On Sept. 29, National Labor Relations Board General Counsel Jennifer Abruzzo issued a memorandum stating that “Players at Academic Institutions are employees” under the National Labor Relations Act (NLRA).
“My intent in issuing this memo is to help educate the public, especially Players at Academic Institutions, colleges and universities, athletic conferences, and the NCAA, about the legal position that I will be taking regarding employee status and misclassification in appropriate cases,” General Counsel Abruzzo said.
“Players at Academic Institutions perform services … in return for compensation and subject to their control. Thus, the broad language of [the NLRA] … fully support[s] the conclusion that certain Players … have the right to act collectively to improve their terms and conditions of employment.”
In her memorandum, she cites Supreme Court Justice Brett Kavanaugh’s concurring opinion in NCAA v. Alston, saying, “He strongly suggested that the NCAA’s remaining compensation rules also violate antitrust laws and questioned ‘whether the NCAA and its member colleges can continue to justify not paying student athletes a fair share’ of the billions of dollars in revenue that they generate. Moreover, he suggested that one mechanism by which colleges and students could resolve the difficult questions regarding compensation is by ‘engag[ing] in collective bargaining.’”
In his concurring opinion, Kavanaugh wrote:
“The NCAA has long restricted the compensation and benefits that student athletes may receive. And with surprising success, the NCAA has long shielded its compensation rules from ordinary antitrust scrutiny … But this case involves only a narrow subset of the NCAA’s compensation rules—namely, the rules restricting the education-related benefits that student athletes may receive, such as post-eligibility scholarships at graduate or vocational schools. The rest of the NCAA’s compensation rules are not at issue here and therefore remain on the books. Those remaining compensation rules generally restrict student athletes from receiving compensation or benefits from their colleges for playing sports. And those rules have also historically restricted student athletes from receiving money from endorsement deals and the like. I add this concurring opinion to underscore that the NCAA’s remaining compensation rules also raise serious questions under the antitrust laws.”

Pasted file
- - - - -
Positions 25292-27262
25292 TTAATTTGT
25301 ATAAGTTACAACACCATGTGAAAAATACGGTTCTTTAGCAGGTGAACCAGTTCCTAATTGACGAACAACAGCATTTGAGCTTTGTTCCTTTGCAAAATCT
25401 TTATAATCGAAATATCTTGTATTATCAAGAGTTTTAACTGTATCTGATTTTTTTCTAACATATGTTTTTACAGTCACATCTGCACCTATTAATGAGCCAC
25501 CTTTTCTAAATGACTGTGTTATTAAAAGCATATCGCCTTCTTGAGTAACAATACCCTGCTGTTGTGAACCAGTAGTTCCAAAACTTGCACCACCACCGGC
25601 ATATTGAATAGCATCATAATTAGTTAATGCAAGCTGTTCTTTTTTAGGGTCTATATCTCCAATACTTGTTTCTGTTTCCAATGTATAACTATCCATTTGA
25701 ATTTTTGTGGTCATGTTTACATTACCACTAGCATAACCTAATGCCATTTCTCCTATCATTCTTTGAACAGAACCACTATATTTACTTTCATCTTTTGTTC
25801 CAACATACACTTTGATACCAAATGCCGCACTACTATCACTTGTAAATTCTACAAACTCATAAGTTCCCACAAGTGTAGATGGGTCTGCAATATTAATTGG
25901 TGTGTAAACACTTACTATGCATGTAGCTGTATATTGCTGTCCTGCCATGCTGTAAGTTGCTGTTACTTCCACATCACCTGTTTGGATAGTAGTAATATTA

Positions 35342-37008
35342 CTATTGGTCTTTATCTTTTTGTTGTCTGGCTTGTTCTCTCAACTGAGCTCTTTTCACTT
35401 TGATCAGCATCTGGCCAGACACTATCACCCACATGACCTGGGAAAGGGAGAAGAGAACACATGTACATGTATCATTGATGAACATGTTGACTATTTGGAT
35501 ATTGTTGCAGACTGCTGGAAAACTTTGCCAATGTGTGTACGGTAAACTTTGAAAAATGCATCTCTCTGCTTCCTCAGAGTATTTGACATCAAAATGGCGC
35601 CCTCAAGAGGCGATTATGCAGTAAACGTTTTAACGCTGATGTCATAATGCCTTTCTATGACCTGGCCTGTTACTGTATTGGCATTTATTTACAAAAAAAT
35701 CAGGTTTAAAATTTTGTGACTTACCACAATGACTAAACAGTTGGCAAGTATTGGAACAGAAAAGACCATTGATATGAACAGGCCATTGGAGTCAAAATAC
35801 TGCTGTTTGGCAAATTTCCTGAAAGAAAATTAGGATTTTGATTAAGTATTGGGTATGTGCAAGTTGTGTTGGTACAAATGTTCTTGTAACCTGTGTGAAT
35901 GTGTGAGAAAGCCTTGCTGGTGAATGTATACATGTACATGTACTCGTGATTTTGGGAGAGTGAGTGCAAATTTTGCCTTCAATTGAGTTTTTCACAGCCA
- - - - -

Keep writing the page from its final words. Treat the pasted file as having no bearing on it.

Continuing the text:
Kavanaugh presented three main points worth scrutiny.
“First, the Court does not address the legality of the NCAA’s remaining compensation rules. … Second, although the Court does not weigh in on the ultimate legality of the NCAA’s remaining compensation rules, the Court’s decision establishes how any such rules should be analyzed going forward. … Third, there are serious questions whether the NCAA’s remaining compensation rules can pass muster under ordinary rule of reason scrutiny. Under the rule of reason, the NCAA must supply a legally valid procompetitive justification for its remaining compensation rules. As I see it, however, the NCAA may lack such a justification.”
While the decision to recognize that “student-athletes” are actually “employees” has been long expected, critics have suggested that the reclassification could result in a net-negative for these athletes as a whole.
The idea of being classified as an “employee” rather than a “student-athlete” raises the question of whether these athletes should be required to attend class. If so, critics contend, then every athlete has the prerequisite of a full scholarship because it is a duty of their employment; and if not, at what point does the team become detached from the school?
The problem is particularly an issue for schools that are not perennially performing at the top of a sport. Schools who would not be able to afford to maintain all of the athletes for their current sports could accumulate a net-cost for an already limited budget.